Ouch! Kirtland blanks Ironton in D-V final

Fighting Tigers lose to Hornets…again

By Paul Boggs - [email protected]

Ironton punter Kyle Howell (20) is ran into by a Kirtland defender during the first half of Saturday’s Division V state championship football game at Massillon Paul Brown Tiger Stadium.

Ironton punter Kyle Howell (20) is ran into by a Kirtland defender during the first half of Saturday’s Division V state championship football game at Massillon Paul Brown Tiger Stadium.

Courtesy of Kent Sanborn of www.southernohiosportsphotos.com

MASSILLON — The Ironton Fighting Tigers indeed got the Division V state championship rematch they so desired.

The outcome, on the other hand, wasn’t the least bit what they wanted —or remotely even expected.

That’s because, for the second consecutive OHSAA Division V football final in Stark County, the Kirtland Hornets defeated the Fighting Tigers —this time on Saturday by a whopping 38-0 count inside spectacular and historic Paul Brown Tiger Stadium in Massillon.

That’s correct, for it was that lopsided.

Only a year ago, or less than a full calendar year ago in Canton, the Hornets topped the Fighting Tigers 17-7 —denying Ironton its third all-time state championship after previous titles 10 years apart (1979 and 1989).

That halftime score was 10-0 —the same as Saturday’s as Kirtland kicked a field goal with a minute-and-a-half remaining in the first quarter, followed by a 1-yard Liam Powers quarterback sneak coming 10 minutes later.

But Saturday’s second half — unlike last season — was all Hornets, which ran three times as many plays (31-10) and poured on 28 more points over a span of nine minutes and 23 seconds.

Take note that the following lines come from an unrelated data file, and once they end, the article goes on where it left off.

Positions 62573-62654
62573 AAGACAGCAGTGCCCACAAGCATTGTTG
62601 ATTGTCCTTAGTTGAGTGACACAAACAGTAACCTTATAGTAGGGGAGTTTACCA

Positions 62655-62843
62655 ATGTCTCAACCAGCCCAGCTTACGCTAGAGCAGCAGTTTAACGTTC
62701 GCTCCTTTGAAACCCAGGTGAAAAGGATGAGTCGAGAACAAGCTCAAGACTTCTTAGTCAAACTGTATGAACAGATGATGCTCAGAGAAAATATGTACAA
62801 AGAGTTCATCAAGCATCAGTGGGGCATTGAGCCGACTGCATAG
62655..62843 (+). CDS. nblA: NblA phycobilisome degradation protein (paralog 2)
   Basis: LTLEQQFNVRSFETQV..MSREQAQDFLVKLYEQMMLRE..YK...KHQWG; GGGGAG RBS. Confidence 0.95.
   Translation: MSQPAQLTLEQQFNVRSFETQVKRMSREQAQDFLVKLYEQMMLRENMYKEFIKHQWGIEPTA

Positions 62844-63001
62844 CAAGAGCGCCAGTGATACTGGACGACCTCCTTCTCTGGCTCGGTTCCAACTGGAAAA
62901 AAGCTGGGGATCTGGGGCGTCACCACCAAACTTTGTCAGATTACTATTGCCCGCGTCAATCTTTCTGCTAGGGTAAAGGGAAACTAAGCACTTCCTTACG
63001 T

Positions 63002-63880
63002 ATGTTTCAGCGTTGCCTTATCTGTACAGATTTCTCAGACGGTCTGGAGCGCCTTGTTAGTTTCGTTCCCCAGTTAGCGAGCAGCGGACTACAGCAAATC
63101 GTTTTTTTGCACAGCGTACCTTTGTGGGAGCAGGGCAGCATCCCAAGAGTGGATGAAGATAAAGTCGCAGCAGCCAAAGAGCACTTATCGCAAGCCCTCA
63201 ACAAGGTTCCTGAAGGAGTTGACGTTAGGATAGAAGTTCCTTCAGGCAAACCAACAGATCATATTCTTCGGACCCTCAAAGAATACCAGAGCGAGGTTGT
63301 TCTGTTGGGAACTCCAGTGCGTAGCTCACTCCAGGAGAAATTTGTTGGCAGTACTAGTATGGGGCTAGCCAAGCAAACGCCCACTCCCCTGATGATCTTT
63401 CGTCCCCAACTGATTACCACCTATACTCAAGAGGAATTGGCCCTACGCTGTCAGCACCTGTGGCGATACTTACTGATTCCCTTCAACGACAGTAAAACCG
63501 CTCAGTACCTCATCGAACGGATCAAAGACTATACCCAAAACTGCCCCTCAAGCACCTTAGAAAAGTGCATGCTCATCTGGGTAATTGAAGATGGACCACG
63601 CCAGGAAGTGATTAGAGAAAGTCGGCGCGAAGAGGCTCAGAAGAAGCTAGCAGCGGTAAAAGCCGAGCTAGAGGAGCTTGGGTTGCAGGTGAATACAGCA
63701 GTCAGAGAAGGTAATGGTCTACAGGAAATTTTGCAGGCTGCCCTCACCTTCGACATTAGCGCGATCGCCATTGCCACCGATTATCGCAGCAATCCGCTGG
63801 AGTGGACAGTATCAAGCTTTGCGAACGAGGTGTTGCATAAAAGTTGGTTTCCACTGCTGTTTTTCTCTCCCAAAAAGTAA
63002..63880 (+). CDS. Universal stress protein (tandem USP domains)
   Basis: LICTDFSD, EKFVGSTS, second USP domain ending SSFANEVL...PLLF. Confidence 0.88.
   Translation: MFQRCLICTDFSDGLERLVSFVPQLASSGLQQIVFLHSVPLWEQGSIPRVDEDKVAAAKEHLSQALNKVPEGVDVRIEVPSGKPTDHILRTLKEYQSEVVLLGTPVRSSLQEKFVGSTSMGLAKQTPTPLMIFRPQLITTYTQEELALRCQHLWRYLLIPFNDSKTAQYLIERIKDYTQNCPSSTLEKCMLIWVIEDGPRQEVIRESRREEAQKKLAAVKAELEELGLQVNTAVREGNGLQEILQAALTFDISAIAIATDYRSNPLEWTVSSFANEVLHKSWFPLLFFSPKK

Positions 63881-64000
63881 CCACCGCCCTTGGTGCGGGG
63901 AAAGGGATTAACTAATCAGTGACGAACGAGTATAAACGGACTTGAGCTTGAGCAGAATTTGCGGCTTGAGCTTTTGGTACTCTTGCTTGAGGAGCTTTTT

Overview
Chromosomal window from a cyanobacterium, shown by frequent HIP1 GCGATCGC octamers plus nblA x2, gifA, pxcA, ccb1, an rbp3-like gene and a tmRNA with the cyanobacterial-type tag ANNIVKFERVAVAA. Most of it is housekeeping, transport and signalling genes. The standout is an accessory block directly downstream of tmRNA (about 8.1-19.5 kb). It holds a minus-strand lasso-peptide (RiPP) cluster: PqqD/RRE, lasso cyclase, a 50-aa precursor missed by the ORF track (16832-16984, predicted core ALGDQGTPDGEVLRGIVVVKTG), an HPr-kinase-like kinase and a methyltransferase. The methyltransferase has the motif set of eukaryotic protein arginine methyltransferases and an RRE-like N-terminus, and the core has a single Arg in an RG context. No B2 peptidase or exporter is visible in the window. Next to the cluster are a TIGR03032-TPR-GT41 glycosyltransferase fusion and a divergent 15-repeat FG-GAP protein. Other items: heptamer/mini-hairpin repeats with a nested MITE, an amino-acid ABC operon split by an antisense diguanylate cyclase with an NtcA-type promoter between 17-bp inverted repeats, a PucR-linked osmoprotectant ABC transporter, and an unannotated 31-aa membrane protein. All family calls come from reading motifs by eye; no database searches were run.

The Hornets had their way with the Fighting Tigers — for pretty much the entire game but especially over the final 40 minutes.

Ironton only amounted three first downs to Kirtland’s two dozen plus one (25), ran just 28 total plays compared to the Hornets’ 70, was outgained by over 350 yards (407-56) including by over 220 rushing (263-42), and was dominated 2-to-1 (32 minutes to 16 minutes) in time of possession.

The 38-0 final marked the Fighting Tigers’ largest margin of defeat, and the first time they were shut out, since archrival Ashland blanked them 35-0 in 2017.

“Hats off to them. They (Hornets) are a great football team,” said Ironton coach Trevon Pendleton. “We ran less than 30 offensive plays, which is crazy but it’s not a successful formula. We lost the time of possession 2-1 and the turnover battle 3-1, so it’s hard to win football games when you lose those two phases like that. Then they keep you off-balance enough on offense.”

The Fighting Tigers truly hurt themselves with three turnovers and eight penalties —as they lost two crucial third-quarter fumbles which directly resulted in 14 Hornet points.

In the end, Ironton ends up as state runner-up for the second straight year — and for the eighth time (1973, 1982, 1988, 1992, 1993, 1999, 2019, 2020) in program history.

It was the Fighting Tigers’ 10th all-time state championship game — half of which have occurred in famed football-crazy Massillon.

Ironton is now 0-5 all-time in title tilts played there.

The Fighting Tigers finish at 11-1 in this coronavirus-shortened season, as Kirtland —at 11-0 — captured its sixth all-time state championship, with all occurring in the past decade.

In that decade of pure dominance, the Hornets have won five state titles —in 2011, 2013, 2015 and 2018 as a Division VI program, before bumping up to Division V last season.

The runner-ups include 2012, 2014 and 2017, as the Hornets have appeared in at least the regional championship game in every season since 2008 —sans 2009.

In fact, the Hornets have the longest current active winning streak in the entire state of ANY school — having won 41 consecutive contests dating back to the 2017 Division VI state championship game against Marion Local.

Kirtland also —for the second straight year — went back-to-back and wire-to-wire as the top-ranked team in the Division V Associated Press statewide poll.